Description and Adaptation
Lentil (Lens culinaris L.) is a pulse crop that is part of the Leguminosae family. Lentil plants are typically short but can range from 20 to 75 cm (8-30 inches) in height.
Lentil seed undergoes hypogeal germination where the cotyledons remain below ground. The first two nodes on the stem develop below, or at the soil surface and are known as scale nodes (Figure 1). If young lentil seedlings are injured by late spring frost, heat canker, or wind damage, the plants will re-grow from a scale node below the soil surface. The third node on the stem is the usual site of the first true leaf. Lentil seedlings can produce a new node every four to five days under good growing conditions. Leaves are about 5 cm long with nine to 15 leaflets. Just prior to flowering, new leaves will develop a short tendril at the leaf tip. At this time, the first flower clusters can be seen developing at the base of the leaves.
Lentil plants have an indeterminate growth habit. Plants continue to flower until they encounter some form of stress, such as lack of moisture, high temperatures, or nutrient deficiency.
Flowers are self-pollinated. Flower stalks produce one to three flowers, which develop pods. Pods are less than 2.5 cm in length and usually contain one or two seeds. Vigorously growing lentil plants with adequate space will produce two or more primary shoots from the base of the stem. However, the main contribution to seed yield is made by secondary (aerial) branches that arise from the uppermost nodes of the main stem just below the first flowering node. Up to five aerial branches may develop on the main stem. When growing conditions are suitable for extremely high yield, the secondary branches also produce additional seed-bearing branches. Flowers that form after the first week of August may not produce filled seeds by harvest.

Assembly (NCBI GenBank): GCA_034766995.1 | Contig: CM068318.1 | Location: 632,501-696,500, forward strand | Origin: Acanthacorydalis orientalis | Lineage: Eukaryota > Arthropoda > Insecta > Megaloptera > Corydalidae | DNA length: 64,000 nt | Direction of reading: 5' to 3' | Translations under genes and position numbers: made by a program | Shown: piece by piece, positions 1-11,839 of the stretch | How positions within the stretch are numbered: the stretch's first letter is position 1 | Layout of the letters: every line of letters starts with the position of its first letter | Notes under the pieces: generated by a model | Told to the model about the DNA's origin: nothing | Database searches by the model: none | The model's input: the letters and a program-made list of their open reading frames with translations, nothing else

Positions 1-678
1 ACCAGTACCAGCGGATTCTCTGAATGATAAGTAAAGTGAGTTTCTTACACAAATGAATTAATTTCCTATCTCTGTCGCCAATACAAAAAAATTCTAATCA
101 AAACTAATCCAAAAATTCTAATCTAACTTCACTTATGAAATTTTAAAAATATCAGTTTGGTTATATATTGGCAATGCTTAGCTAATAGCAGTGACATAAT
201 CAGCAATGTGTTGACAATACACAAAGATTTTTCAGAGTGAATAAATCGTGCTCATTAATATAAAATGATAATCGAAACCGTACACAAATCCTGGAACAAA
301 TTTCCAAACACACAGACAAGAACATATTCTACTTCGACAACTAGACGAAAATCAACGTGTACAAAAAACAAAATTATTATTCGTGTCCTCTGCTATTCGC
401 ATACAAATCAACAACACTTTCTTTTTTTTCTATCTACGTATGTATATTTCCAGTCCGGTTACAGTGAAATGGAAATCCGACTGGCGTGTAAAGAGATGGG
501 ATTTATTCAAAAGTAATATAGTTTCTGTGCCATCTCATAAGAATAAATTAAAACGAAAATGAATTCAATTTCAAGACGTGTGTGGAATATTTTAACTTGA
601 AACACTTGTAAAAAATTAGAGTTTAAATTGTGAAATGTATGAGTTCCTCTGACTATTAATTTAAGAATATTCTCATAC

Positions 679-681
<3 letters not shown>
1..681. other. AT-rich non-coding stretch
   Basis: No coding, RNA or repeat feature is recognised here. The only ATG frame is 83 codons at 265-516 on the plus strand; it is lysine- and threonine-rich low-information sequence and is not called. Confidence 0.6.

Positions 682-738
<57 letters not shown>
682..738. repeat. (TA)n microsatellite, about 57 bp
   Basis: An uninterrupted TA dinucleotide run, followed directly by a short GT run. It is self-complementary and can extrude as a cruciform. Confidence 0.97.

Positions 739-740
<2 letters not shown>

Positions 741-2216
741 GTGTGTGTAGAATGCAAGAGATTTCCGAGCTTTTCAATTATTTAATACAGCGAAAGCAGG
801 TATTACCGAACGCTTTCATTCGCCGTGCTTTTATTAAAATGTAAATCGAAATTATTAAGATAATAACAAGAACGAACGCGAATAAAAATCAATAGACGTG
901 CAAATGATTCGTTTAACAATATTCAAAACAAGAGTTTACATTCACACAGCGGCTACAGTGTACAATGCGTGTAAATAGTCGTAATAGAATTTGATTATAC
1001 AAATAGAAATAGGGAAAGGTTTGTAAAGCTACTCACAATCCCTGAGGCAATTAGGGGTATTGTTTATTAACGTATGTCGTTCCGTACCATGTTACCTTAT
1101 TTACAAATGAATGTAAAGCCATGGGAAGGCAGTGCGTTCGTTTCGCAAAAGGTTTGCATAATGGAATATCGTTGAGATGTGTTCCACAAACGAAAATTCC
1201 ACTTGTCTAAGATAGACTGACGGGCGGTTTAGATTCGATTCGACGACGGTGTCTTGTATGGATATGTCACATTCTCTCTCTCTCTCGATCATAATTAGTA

Figure 1. Lentil seedling
Source: Pulse Production Manual 2000
Lentil is a cool season crop with a relatively shallow root system (0.6 metres (m)) and is moderately resistant to high temperature and drought. Lentil requires at least moderate moisture; 15 to 25 cm during the growing season to produce a full seed set. Due to its indeterminate growth habit, lentil will often continue to flower as long as growing conditions remain favourable for vegetative growth. Therefore, low moisture or low nitrogen stress is required to encourage seed set and hasten maturity. Excess moisture before the plant is in full bloom can delay and reduce seed set. Excess moisture near the time of harvest encourages the spread of fungal diseases. Lentil does best on level or slightly rolling land in soil with pH levels of 6.0 to 8.0, and will not tolerate water-logging, flooding, or soils with high salinity.
In Saskatchewan, lentil is best adapted to the Brown and Dark Brown soil zones but can be grown successfully in the Thin Black and Black soil zones in years without excessive moisture. With the development of more determinate red and small green varieties there is opportunity to expand lentil production into the cooler moist lentil growing areas of the province such as the moist Dark Brown and Thin Black soil zones.
Lentil is well suited to direct seedling and planting on stubble.